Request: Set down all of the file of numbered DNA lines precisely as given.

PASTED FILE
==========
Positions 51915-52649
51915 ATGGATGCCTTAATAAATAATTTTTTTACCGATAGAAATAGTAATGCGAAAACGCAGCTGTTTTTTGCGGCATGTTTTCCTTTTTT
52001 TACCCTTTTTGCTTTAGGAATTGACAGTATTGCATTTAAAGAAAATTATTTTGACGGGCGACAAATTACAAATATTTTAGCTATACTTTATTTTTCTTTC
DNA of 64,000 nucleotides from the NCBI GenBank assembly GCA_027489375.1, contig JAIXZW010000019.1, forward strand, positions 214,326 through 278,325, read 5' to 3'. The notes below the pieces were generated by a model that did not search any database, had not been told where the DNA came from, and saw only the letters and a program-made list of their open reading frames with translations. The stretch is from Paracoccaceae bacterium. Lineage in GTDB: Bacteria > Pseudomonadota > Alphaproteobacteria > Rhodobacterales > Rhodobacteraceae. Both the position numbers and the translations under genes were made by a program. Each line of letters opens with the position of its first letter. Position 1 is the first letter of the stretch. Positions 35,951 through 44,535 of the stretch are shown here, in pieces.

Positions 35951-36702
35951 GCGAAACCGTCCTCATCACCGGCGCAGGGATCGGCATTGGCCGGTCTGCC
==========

Positions 51915-52649
51915 ATGGATGCCTTAATAAATAATTTTTTTACCGATAGAAATAGTAATGCGAAAACGCAGCTGTTTTTTGCGGCATGTTTTCCTTTTTT
52001 TACCCTTTTTGCTTTAGGAATTGACAGTATTGCATTTAAAGAAAATTATTTTGACGGGCGACAAATTACAAATATTTTAGCTATACTTTATTTTTCTTTC
DNA of 64,000 nucleotides from the NCBI GenBank assembly GCA_027489375.1, contig JAIXZW010000019.1, forward strand, positions 214,326 through 278,325, read 5' to 3'. The notes below the pieces were generated by a model that did not search any database, had not been told where the DNA came from, and saw only the letters and a program-made list of their open reading frames with translations. The stretch is from Paracoccaceae bacterium. Lineage in GTDB: Bacteria > Pseudomonadota > Alphaproteobacteria > Rhodobacterales > Rhodobacteraceae. Both the position numbers and the translations under genes were made by a program. Each line of letters opens with the position of its first letter. Position 1 is the first letter of the stretch. Positions 35,951 through 44,535 of the stretch are shown here, in pieces.

Positions 35951-36702
35951 GCGAAACCGTCCTCATCACCGGCGCAGGGATCGGCATTGGCCGGTCTGCC